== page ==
Every couple looking to conceive should have a clear understanding of the basics of male infertility, and physicians may be surprised to learn that a lot of past information has changed. “The old guideline was that if you have gone for twelve months of trying without success then you should see a physician,” says Dr. Chris Schrepferman, a Louisville urologist. “That guideline has been revised to six months.” He notes that the focus has also shifted from the female to the male. “Traditional mode ten years ago was the female patient would get a pretty extensive evaluation and maybe start hormone therapy before the male patient would even have a sperm test done.”
Now, couples should be aware that men are often evaluated first. “Semen analysis is about 125 dollars and can save the female partner a whole lot of workup and cost if it is addressed early in the process,” says Schrepferman. “The presence of veins around the Varicocele is the most common cause of infertility in the male and is easily correctible.”
He also warns against a common error in treating male infertility: prescribed testosterone therapy. “The classic story I get is a patient who can’t conceive will see a non-fertility specialist or a non-urologist and get their testosterone checked. If it is on the low side, the physician will give them testosterone.” Whereas the common belief is that increasing testosterone levels will make sperm bigger and stronger, often the opposite will happen and sperm production stops completely.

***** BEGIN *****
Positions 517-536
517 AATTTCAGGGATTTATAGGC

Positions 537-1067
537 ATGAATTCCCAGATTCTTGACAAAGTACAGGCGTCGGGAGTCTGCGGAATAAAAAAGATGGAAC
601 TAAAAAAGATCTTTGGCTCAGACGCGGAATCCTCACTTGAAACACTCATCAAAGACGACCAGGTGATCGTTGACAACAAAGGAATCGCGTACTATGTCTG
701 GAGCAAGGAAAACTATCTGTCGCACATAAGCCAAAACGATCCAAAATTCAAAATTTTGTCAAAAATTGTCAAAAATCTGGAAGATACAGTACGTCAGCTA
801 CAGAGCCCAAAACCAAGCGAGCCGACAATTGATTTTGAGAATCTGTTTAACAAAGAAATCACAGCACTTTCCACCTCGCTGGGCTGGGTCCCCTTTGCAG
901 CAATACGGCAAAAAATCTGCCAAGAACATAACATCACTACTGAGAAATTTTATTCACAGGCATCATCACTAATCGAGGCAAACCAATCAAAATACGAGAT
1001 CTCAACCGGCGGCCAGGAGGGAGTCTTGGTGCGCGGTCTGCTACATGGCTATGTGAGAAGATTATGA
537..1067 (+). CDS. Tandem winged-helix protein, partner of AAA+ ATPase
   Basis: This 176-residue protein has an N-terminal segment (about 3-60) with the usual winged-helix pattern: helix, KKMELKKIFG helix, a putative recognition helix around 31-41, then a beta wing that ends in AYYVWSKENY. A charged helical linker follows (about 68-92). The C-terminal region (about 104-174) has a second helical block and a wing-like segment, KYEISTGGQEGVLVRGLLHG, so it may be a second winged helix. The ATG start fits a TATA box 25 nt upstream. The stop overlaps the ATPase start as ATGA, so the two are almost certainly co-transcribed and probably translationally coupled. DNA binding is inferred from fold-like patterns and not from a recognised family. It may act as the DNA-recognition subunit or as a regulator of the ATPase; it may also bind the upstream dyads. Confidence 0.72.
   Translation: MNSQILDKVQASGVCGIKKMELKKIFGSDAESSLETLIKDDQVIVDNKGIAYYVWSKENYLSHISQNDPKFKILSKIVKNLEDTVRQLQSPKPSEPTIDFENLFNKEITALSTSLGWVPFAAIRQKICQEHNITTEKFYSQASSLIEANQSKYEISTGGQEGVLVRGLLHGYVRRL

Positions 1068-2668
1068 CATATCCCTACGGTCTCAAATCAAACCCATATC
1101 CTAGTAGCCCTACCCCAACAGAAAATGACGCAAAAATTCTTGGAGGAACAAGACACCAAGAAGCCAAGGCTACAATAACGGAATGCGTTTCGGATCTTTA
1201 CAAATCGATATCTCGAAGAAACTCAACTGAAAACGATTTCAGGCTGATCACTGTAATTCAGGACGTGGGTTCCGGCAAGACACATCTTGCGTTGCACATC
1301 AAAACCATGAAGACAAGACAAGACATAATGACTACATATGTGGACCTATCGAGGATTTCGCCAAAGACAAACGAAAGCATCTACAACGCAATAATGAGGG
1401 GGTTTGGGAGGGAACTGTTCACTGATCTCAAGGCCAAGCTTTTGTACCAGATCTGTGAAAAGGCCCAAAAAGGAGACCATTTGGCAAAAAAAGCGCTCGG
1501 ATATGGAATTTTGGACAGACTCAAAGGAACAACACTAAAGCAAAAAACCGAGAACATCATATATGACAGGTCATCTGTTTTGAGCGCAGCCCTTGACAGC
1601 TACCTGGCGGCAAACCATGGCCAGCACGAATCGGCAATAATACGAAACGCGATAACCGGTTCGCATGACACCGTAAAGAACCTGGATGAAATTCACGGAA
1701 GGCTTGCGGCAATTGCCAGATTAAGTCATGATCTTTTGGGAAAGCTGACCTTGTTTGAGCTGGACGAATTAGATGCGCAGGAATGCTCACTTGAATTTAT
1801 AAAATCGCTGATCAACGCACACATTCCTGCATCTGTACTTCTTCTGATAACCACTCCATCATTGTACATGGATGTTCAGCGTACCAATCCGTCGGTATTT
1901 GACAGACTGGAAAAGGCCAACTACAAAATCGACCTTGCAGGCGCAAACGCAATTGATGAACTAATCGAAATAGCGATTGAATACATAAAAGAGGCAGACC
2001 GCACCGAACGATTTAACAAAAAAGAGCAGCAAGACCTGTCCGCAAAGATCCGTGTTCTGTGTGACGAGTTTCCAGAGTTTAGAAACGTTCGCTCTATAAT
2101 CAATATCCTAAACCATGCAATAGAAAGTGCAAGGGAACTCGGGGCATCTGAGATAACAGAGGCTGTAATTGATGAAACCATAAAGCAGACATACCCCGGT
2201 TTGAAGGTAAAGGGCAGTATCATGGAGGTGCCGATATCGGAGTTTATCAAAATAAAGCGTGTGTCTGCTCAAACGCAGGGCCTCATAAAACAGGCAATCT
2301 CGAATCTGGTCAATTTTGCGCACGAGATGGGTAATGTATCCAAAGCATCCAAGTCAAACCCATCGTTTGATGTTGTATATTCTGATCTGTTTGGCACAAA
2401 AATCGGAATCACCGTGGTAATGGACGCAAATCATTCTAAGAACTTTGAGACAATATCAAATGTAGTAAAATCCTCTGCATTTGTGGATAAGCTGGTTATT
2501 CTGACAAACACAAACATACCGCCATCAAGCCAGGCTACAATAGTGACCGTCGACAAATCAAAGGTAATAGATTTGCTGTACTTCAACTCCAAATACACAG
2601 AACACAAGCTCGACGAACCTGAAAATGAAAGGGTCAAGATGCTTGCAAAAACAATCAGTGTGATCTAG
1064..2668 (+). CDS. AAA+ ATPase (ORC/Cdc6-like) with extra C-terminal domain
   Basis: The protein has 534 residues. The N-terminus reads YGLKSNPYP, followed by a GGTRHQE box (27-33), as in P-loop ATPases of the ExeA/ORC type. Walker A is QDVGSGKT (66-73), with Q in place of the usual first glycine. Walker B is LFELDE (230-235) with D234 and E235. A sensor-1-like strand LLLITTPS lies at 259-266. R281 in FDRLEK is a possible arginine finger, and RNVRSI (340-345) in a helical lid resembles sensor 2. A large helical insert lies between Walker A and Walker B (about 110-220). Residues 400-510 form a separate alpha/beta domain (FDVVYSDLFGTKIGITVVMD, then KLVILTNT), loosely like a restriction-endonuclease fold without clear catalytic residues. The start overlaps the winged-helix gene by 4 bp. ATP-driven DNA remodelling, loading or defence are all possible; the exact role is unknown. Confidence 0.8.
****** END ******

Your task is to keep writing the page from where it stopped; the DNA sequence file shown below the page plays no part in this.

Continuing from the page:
There are many things men can do to prevent infertility and physicians should counsel their patients to maintain a healthy weight, not smoke cigarettes nor use marijuana. Schrepferman also notes the importance of staying active: “Regular exercise keeps the testosterone level and metabolic rate high which is good for fertility.” Environmental exposures like pesticides and insecticides can impact sperm production as well.
By being proactive and seeing a qualified infertility specialist, men can make things easier on themselves. “The typical visit is about thirty to forty-five minutes. The doctor goes through an extensive list of questions about exposures and history, and does an exam of the testicles,” says Schrepferman. It is helpful if the female partner comes with them if possible.
The urologist encourages men to have hope. He reminds us, “It is important to emphasize that even if a patient has a 0 sperm count and believes there is no chance that they could ever have children, that is rarely true and there are many ways to have children.” Modern technologies can help, sometimes finding even a handful of viable sperm inside the testicle of someone with a 0 sperm count.
Physicians are urged to refer patients with fertility problems to a specialist, since the earlier they seek help, the sooner a problem can be treated.
By Jamie Lober, Staff Writer